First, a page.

Friday, July 03, 2009

On the Authority of Catechisms

Recently, in a comment, Cardinal Pole suggested that Catechisms are not binding magisterial documents. [Actually, as in the comment below, this was an error of recollection on my part. It was Kiran in dialogue with the Cardinal and not the Cardinal in dialogue with Kiran who made this point. I should have checked my sources. Somewhere I got the commentators jumbled.] I asked another commentator, Kiran Newman [in fact, I was asking the person who originally asserted it - see below], what he thought of this, and this was his response:
For instance, the stance of the CCC on Capital Punishment us debated frequently in traddie circles, and I don't think that constitutes rebellion, even if I think those who disagree with the disagreers. But then again, I am loath to multiply the number of binding instruments. The Catechism is, I think, authoritative, without being binding. Too nice a distinction? Or maybe, the Catechism can be seen as a kind of indication of what the Church in her concrete historical circumstances, is thinking. She can change her mind and has done so on what is in the Catechisms, while she cannot contradict herself on doctrine. I think one can however be required not to teach against the Catechism, if the Church so chooses. But she doesn't seem to do so in reality now. On the other hand, JPII says in publishing the current Catechism that it "is a statement of the Church's faith and of catholic doctrine, attested to or illumined by Sacred Scripture, the Apostolic Tradition and the Church's Magisterium. I declare it to be a sure norm for teaching the faith and thus a valid and legitimate instrument for ecclesial communion." He carefully avoids binding, but says everything else. In sum then, I do not know. A worthy question for your blog?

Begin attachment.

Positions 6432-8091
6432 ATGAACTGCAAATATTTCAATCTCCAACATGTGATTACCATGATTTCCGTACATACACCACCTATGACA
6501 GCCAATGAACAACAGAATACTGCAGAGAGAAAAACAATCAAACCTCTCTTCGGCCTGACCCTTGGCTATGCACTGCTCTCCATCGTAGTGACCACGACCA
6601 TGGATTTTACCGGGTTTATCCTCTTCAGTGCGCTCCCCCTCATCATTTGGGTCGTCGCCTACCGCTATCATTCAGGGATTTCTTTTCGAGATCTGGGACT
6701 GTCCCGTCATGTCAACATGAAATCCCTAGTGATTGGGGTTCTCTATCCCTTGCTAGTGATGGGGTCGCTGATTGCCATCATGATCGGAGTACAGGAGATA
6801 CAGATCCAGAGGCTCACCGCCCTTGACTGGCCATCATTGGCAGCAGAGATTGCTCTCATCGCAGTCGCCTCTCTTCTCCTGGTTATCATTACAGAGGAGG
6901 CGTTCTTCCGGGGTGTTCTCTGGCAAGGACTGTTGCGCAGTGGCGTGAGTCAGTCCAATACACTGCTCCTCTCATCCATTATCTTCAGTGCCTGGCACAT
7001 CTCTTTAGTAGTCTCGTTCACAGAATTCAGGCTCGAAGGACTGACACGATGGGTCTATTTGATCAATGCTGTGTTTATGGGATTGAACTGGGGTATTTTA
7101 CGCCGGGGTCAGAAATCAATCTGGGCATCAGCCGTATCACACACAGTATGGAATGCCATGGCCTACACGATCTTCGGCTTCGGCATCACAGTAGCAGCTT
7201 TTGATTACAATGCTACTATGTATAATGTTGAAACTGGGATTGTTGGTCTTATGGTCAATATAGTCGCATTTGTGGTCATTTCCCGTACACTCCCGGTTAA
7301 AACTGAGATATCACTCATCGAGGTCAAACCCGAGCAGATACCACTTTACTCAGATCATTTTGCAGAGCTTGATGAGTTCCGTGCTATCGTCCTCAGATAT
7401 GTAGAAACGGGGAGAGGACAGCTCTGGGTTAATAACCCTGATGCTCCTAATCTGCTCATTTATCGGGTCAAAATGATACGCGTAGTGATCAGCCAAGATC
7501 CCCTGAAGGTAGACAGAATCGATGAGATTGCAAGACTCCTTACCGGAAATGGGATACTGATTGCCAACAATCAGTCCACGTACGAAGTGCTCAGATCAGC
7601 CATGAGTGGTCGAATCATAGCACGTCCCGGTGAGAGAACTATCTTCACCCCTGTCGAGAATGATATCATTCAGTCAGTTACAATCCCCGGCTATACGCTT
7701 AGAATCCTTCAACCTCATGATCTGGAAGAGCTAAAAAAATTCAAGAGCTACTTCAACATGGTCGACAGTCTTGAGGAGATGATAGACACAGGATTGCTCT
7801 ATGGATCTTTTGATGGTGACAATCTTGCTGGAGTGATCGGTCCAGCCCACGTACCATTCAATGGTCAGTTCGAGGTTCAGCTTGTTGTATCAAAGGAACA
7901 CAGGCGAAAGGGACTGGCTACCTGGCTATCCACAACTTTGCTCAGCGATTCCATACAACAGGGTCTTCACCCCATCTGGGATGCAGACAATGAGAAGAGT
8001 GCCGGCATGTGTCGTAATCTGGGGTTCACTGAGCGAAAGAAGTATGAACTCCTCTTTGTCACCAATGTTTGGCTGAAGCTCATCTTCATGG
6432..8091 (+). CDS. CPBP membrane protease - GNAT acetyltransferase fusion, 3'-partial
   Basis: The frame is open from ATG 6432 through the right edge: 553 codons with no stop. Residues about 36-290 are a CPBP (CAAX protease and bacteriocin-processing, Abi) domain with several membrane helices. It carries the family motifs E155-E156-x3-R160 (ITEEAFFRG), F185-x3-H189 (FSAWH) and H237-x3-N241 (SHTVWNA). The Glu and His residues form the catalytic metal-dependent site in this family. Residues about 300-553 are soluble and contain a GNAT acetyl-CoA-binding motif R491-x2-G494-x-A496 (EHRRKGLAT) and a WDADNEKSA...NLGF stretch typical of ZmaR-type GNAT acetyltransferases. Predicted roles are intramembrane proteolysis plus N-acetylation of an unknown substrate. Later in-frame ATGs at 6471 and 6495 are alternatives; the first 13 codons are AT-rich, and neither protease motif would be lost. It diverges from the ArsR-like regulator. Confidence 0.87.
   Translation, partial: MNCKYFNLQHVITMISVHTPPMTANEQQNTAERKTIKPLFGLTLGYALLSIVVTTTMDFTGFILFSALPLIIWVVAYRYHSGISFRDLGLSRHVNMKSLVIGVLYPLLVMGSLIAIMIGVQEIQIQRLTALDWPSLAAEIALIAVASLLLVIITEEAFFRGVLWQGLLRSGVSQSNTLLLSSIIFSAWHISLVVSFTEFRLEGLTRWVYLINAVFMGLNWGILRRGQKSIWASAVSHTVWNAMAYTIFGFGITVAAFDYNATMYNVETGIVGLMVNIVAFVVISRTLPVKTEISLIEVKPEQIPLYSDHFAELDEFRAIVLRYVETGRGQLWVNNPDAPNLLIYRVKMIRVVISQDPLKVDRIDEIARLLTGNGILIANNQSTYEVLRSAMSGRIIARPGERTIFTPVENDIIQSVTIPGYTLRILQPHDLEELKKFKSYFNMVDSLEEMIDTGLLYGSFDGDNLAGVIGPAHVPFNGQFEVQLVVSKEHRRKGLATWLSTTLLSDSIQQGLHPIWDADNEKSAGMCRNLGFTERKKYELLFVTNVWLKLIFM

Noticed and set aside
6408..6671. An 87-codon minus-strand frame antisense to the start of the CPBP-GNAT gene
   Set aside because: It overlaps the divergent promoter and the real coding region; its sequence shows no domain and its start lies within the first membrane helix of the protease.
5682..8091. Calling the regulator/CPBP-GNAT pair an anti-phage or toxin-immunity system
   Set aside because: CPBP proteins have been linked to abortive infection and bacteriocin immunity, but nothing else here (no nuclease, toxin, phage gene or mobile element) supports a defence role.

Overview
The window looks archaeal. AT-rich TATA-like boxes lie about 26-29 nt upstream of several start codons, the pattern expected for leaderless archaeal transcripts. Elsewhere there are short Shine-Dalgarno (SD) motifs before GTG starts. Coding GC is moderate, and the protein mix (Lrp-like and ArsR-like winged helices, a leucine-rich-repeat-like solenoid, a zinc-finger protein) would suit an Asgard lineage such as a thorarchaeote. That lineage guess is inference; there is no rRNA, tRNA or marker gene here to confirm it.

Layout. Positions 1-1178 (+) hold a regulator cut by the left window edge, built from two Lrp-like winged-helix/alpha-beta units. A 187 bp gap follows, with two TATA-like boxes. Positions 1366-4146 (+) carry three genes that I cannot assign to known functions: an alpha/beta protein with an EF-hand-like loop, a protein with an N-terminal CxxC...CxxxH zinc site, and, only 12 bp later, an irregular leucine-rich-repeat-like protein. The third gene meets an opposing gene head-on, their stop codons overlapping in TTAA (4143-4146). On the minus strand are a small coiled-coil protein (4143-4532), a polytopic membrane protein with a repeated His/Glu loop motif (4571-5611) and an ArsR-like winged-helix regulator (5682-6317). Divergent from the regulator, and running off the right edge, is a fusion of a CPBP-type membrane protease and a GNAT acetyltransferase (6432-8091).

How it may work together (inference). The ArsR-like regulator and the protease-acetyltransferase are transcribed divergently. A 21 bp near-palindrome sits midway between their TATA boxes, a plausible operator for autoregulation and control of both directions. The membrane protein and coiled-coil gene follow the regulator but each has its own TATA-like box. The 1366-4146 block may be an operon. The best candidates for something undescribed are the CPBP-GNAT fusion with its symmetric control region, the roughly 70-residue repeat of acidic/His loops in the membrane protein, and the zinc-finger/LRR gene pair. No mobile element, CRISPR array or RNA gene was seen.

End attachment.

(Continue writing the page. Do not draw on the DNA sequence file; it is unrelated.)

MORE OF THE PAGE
Sure is, so we are asking it.

7 Comments:

At Saturday, July 04, 2009 8:08:00 am , Anonymous Schütz said...

Amen.

 
At Monday, July 06, 2009 8:53:00 pm , Anonymous Kiran said...

That is alright. It is more the case that I sometimes think by speaking, or writing, even when I publicly put forward positions. Actually, it gave me occasion to look up a text of Cardinal Newman's which I otherwise would have missed, which I am using in my talk this weekend. So, all is to the good!

 
At Tuesday, July 07, 2009 11:58:00 am , Anonymous Cardinal Pole said...

"My sincere apologies to you, your Eminence."

Apologies accepted, and the changes to the original post are quite sufficient.

"In other words, what other sources of magisterial teaching in this regard other than the Catechism of St Pius X and Thomas Aquinas can you muster?"

None as yet, but I trust the Catechism of St. Pius X and expect that its teaching on this point has a firm foundation in Tradition, and given how concise the Catechism is, I expect also that this point of doctrine is a significant one; one could hardly accuse the Catechism of St. Pius X of being cluttered with speculation.

 
At Tuesday, July 07, 2009 12:04:00 pm , Anonymous Cardinal Pole said...

"What CP did do was to make a vague comment as to how the CCC sides with certain “scholastic positions.”"